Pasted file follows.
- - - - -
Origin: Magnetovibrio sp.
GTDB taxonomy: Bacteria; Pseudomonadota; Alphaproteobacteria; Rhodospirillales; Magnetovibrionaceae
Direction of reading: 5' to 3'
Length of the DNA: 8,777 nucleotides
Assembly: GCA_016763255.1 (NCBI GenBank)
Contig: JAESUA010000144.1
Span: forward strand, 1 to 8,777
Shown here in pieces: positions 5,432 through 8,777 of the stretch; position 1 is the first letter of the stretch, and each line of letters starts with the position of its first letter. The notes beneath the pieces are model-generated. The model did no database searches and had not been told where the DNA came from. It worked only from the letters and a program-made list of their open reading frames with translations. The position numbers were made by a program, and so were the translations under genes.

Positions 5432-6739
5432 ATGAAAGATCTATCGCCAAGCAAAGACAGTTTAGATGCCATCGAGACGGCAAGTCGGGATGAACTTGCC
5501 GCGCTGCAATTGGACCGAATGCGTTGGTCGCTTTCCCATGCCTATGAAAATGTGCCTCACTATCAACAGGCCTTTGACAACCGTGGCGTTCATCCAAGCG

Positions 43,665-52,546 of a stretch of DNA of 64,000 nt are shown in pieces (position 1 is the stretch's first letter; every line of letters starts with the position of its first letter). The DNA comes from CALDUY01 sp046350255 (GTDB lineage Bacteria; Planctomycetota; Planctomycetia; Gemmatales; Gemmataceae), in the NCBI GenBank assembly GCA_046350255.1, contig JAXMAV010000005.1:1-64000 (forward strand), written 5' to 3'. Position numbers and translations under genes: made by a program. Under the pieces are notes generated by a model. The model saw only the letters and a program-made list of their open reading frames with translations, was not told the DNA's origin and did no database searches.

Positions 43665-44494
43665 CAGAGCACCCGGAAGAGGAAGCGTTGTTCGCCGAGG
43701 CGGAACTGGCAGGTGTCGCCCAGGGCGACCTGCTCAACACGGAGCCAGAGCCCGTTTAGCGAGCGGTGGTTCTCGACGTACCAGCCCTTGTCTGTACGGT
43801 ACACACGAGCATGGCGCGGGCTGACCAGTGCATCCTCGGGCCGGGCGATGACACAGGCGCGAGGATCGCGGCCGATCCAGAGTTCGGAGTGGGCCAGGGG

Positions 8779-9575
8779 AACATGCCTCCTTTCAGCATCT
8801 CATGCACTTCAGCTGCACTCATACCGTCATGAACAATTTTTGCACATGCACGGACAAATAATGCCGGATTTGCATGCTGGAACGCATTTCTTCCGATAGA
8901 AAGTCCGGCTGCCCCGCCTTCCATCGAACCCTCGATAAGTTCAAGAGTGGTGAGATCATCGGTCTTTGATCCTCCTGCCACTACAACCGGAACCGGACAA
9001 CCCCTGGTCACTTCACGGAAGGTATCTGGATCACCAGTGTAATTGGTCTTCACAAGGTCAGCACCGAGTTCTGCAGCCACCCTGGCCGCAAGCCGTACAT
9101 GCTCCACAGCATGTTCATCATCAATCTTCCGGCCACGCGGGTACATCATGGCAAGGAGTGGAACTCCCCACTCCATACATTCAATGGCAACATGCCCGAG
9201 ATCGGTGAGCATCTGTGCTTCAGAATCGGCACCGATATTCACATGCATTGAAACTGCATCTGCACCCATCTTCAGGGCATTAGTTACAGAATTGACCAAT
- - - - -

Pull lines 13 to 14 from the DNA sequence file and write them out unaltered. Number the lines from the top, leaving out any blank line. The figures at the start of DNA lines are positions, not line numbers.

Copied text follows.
Positions 43665-44494
43665 CAGAGCACCCGGAAGAGGAAGCGTTGTTCGCCGAGG